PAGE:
Speaker: Emma Tobin (UCL)
Title: Mechanisms and Natural Kinds
Abstract: Some views of natural kinds (Boyd, 1991) have invoked the notion of a mechanism to provide a robust realist account of natural kinds. Meanwhile the mechanisms literature has orthogonally discussed the reality of mechanisms, but has seldom addressed the question as to whether mechanisms form natural kinds. The precise relationship between mechanisms and natural kind has not been sufficiently explored. I bring together the kinds literature with the mechanisms literature to see how they impact one another. I also address some pragmatic challenges facing mechanism classification from a consideration of scientific practice. In the light of scientific practice, I argue that the grouping of mechanisms into types may just be a matter of epistemic parsimony in the light of voluminous data and complexity. Given this, it becomes clearer that the “homeostatic mechanism” part of the HPC view is not a simple type level component, but rather a catchall for a very complex set of mechanism tokens. The addition of mechanisms brings with it some deep challenges about how we can draw the boundaries. The HPC view faces a problem of circularity: the mechanisms were introduced to help us to delineate the property clusters on the HPC account of natural kinds, but kinds are needed to help distinguish the boundaries of token mechanisms.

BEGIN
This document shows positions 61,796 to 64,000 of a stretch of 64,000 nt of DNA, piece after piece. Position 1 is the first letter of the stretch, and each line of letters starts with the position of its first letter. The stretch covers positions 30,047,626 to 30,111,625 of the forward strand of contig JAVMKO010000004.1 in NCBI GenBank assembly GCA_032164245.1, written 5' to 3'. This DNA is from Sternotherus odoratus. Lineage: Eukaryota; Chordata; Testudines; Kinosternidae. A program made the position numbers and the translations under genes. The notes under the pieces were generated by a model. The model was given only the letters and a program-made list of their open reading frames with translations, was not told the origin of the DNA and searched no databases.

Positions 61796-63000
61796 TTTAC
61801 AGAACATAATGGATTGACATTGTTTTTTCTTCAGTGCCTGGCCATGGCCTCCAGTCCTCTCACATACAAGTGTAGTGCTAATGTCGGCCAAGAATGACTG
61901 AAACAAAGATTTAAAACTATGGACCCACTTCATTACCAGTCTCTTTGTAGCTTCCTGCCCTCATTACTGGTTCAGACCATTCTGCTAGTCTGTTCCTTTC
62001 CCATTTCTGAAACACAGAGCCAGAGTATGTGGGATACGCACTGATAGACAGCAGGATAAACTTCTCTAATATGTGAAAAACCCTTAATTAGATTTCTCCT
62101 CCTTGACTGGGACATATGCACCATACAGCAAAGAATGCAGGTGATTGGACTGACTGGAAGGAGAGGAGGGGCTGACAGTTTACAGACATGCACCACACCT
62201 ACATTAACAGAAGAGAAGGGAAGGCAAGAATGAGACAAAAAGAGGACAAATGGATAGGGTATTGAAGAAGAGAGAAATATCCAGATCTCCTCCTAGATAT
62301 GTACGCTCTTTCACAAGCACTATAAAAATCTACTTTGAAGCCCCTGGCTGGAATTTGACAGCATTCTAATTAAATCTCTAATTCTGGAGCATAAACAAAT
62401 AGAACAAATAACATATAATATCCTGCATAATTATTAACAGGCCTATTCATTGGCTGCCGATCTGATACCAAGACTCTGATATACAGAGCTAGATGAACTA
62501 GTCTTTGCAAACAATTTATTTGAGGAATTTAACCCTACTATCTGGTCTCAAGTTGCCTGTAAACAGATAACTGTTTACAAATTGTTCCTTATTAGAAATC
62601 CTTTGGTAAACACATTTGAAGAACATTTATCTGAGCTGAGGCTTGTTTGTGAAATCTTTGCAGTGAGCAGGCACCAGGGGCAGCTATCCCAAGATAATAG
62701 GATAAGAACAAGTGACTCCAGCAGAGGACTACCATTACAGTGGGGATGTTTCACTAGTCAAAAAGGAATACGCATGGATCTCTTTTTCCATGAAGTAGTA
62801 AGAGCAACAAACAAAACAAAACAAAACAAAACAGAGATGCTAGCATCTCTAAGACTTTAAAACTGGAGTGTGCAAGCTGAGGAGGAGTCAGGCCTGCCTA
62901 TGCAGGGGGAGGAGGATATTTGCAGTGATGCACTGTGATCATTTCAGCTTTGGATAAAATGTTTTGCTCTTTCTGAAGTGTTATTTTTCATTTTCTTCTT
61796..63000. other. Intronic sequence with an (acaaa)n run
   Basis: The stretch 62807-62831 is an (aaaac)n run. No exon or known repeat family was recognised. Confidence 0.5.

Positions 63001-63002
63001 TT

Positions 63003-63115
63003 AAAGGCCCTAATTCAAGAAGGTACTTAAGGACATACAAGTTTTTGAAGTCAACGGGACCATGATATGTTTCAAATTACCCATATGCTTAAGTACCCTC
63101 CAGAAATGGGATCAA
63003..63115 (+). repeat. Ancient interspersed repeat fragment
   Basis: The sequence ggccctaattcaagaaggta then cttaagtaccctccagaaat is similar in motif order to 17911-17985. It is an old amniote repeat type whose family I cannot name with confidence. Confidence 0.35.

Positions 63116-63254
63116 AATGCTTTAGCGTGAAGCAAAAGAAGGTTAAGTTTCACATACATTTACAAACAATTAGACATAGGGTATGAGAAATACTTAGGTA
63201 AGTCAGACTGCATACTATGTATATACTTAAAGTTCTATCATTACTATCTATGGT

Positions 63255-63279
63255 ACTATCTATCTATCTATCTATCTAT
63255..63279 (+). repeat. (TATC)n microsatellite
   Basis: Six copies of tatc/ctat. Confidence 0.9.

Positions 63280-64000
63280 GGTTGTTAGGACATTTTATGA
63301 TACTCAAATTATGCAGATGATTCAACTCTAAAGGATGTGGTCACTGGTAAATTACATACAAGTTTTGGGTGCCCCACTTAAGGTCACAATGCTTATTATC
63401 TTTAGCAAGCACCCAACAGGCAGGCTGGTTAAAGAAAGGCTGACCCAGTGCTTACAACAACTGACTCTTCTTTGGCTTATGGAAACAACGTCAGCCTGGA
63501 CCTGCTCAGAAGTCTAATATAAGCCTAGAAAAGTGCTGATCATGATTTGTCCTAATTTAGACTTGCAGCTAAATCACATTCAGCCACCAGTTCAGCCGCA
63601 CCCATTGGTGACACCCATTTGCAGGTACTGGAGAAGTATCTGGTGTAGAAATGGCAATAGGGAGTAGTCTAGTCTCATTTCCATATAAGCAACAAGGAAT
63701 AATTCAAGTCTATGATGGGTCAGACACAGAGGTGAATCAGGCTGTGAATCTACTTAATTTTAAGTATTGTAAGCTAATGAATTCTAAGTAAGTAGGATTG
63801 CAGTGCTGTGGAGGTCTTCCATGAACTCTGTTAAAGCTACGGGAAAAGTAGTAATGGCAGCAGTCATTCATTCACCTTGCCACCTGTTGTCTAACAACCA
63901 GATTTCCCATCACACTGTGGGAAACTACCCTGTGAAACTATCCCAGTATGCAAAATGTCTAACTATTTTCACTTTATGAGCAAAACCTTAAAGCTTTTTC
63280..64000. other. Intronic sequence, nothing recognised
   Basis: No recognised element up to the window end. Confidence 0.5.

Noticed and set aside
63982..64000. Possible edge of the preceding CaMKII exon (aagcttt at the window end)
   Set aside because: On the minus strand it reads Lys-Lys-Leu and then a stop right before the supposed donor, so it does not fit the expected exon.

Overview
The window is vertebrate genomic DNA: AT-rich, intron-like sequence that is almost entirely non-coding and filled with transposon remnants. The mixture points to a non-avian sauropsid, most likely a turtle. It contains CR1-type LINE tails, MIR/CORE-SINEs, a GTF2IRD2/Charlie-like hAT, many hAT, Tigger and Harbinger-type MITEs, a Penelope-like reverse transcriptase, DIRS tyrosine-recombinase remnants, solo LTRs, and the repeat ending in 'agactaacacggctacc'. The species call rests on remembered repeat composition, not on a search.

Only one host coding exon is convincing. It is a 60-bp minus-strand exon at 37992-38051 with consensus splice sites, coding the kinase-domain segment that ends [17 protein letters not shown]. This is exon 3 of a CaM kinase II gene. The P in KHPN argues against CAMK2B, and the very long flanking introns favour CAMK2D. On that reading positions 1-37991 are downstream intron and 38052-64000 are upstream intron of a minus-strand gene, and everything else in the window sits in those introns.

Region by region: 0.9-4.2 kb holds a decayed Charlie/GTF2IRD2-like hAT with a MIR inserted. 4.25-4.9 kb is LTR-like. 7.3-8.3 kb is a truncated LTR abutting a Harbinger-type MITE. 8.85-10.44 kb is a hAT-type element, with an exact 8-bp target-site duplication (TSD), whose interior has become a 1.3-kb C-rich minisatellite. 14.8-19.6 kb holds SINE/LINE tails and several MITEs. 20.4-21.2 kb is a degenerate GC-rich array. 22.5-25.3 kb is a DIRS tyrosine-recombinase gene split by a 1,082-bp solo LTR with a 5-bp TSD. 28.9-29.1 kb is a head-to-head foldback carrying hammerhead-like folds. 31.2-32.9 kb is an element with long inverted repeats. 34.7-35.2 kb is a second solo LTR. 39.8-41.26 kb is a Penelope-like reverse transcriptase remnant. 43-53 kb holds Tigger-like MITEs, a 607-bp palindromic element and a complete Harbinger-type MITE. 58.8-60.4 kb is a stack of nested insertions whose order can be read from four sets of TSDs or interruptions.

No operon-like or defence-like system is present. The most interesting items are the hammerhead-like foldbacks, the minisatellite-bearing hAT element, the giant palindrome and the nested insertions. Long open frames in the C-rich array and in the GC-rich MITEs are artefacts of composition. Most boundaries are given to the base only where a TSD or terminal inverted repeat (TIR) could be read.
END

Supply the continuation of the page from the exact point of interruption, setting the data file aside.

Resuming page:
The seminars are organised by the philosophy of science research group. For more information or to find out about future events, please contact Dr Alistair Isaac.
Contemporary debates in philosophy of science
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